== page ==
Motivation for dietary restraint, and disordered eating among adults experiencing food insecurity in the United States

Francesca Gomez, Marisol Perez

Research output: Contribution to journalArticlepeer-review

Abstract

Objective: Does engaging in dietary restraint due to weight/shape concerns versus economic hardship differentially relate to disordered eating?. Method: The sample consisted of 582 adults experiencing food insecurity (FI) who completed online measures assessing severity of FI, disordered eating, loss of control over eating, and dietary restraint. Participants reported their motivation for dietary restraint with options consisting of weight/shape concerns, economic hardship (i.e., insufficient funds and prioritizing others' needs), mixed reasons, and other/I do not know. Results: In the sample, 18% reported engaging in dietary restraint primarily due to weight/shape concerns, 33% due to economic hardship, 18% other/do not know, and 30% due to a mix of reasons. There were positive correlations between FI, economic hardship, dietary restraint, disordered eating, and loss of control over eating. Regression analyses revealed the association between dietary restraint and disordered eating does not differ across individuals who endorse economic hardship as a motivator for dietary restraint. Findings replicated with loss of control. However, the association between dietary restraint and disordered eating grew stronger as more dietary restraint due to weight/shape concerns was endorsed. No significant association emerged with loss of control. Discussion: Research is needed to replicate findings and examine how patterns of food scarcity impacts disordered eating in food insecure populations with and without weight/shape concerns. Findings suggest that motivation for dietary restraint may influence associations with dietary restraint and the cognitive components of disordered eating, but not the behavioral components of disordered eating. Public Significance Statement: Disordered eating due to dietary restraint is most commonly associated with weight and shape concerns; however, even when dietary restraint is due to economic reasons, it can still be associated with disordered eating.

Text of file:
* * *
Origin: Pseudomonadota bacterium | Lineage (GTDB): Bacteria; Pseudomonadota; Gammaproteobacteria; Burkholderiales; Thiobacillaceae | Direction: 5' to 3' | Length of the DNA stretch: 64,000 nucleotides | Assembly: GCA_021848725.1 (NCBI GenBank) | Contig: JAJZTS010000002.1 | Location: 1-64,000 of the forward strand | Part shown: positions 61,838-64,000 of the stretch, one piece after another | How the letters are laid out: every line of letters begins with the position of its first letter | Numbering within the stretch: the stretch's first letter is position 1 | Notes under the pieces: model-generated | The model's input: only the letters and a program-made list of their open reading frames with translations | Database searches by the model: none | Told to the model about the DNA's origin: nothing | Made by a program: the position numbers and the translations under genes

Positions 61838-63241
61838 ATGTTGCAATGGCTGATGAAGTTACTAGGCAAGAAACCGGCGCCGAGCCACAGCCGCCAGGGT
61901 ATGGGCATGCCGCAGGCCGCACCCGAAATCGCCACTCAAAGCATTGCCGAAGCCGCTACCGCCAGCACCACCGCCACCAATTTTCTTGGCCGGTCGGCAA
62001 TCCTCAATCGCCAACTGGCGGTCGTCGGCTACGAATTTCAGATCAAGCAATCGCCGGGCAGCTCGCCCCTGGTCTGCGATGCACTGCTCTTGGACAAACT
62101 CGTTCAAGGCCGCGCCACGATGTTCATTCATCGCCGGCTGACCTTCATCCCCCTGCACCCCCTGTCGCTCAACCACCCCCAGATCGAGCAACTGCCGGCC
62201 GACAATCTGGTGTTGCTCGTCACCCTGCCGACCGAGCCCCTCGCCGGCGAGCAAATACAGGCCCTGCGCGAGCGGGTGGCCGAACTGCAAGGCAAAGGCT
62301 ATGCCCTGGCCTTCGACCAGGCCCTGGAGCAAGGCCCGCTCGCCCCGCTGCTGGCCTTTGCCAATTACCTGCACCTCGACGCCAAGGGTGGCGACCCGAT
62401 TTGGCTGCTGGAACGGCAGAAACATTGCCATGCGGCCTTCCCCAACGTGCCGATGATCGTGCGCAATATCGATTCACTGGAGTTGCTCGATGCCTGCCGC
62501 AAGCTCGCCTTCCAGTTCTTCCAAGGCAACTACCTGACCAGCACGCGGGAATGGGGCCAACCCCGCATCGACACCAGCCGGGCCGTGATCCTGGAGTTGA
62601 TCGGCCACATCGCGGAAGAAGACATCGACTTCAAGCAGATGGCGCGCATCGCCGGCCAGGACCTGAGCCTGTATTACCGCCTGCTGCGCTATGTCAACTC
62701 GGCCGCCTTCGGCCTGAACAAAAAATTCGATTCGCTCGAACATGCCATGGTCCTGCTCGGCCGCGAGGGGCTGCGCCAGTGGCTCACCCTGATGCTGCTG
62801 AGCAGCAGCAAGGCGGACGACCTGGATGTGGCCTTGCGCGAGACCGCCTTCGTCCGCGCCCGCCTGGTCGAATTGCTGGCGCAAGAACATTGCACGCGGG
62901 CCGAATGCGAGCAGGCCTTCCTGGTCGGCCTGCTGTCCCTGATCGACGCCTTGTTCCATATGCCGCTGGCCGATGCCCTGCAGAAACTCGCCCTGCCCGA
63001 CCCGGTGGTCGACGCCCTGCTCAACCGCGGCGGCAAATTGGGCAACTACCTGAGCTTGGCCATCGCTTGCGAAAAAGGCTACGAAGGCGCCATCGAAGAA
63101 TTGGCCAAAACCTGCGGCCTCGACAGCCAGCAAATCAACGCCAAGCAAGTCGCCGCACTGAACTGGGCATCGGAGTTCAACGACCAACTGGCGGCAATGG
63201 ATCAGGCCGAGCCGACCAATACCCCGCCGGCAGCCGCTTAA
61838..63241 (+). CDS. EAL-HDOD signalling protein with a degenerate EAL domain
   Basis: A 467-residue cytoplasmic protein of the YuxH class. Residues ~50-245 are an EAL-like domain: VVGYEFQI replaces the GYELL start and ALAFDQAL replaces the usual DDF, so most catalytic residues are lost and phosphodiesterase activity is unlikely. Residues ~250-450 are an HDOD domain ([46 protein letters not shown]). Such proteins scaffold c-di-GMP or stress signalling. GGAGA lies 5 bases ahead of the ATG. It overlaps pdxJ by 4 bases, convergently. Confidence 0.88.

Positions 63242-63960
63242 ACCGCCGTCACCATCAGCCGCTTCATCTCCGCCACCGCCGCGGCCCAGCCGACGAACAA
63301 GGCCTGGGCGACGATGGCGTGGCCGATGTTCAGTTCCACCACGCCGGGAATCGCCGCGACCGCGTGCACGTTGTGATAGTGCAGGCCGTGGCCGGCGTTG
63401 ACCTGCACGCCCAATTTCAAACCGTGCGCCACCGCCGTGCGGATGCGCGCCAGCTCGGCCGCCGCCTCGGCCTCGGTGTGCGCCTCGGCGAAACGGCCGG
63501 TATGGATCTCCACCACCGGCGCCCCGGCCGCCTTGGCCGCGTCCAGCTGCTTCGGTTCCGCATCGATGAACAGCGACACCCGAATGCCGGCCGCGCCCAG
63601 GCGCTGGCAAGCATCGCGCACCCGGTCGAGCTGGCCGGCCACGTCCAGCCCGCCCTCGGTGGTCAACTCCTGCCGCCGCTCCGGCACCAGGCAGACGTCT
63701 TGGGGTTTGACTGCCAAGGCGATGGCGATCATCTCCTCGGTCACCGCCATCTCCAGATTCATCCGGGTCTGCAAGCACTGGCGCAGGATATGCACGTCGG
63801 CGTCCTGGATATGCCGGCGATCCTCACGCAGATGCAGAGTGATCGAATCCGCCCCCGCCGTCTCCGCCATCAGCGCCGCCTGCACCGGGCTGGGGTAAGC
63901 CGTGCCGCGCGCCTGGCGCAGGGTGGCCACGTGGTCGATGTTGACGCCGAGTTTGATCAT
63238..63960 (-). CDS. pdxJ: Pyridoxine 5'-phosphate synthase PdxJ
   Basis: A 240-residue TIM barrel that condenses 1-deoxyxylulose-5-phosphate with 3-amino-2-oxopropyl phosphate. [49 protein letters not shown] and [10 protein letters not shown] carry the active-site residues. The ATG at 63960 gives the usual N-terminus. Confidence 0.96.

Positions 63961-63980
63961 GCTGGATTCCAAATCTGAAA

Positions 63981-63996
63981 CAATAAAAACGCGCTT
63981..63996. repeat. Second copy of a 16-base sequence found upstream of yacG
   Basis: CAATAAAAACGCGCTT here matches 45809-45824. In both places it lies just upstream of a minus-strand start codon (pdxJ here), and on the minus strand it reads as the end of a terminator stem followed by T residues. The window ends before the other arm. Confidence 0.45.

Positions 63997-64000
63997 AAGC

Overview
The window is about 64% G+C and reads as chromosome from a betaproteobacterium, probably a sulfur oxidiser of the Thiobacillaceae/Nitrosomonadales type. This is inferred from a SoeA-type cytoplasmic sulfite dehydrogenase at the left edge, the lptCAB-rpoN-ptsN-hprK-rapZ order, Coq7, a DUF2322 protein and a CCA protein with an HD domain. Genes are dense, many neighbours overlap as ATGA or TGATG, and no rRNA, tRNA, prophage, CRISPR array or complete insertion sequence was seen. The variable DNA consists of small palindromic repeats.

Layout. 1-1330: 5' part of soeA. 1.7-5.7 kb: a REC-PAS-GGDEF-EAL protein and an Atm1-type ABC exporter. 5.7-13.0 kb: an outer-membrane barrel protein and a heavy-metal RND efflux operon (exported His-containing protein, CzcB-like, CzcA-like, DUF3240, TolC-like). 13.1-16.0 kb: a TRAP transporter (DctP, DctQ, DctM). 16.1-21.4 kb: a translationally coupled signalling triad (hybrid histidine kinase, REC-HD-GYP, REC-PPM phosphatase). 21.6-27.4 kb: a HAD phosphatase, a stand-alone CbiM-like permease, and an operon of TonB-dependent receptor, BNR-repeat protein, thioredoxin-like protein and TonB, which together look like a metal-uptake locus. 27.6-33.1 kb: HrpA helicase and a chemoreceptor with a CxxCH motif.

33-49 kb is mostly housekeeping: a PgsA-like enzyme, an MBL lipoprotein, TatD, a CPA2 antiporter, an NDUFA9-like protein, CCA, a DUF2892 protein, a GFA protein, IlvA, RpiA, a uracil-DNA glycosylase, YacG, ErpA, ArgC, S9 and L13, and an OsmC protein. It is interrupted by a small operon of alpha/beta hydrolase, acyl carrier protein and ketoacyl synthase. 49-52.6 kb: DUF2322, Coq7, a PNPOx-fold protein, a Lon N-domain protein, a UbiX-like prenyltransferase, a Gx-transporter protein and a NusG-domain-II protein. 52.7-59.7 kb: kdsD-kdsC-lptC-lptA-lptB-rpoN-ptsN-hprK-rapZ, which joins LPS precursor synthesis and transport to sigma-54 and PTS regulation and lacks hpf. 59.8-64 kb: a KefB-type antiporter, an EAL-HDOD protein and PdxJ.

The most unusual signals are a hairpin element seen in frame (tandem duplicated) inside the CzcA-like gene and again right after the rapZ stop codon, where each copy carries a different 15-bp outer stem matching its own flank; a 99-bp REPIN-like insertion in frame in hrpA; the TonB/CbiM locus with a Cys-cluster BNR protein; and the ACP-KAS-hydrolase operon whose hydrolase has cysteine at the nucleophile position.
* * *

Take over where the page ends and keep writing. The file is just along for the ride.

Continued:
Original languageEnglish (US)
Pages (from-to)838-844
Number of pages7
JournalInternational Journal of Eating Disorders
Volume55
Issue number6
DOIs
StatePublished - Jun 2022

Keywords

  • adults
  • dietary restraint
  • disordered eating
  • EDEQ
  • food insecurity
  • LOCES
  • loss of control
  • shape concerns
  • weight concerns

ASJC Scopus subject areas

  • Psychiatry and Mental health

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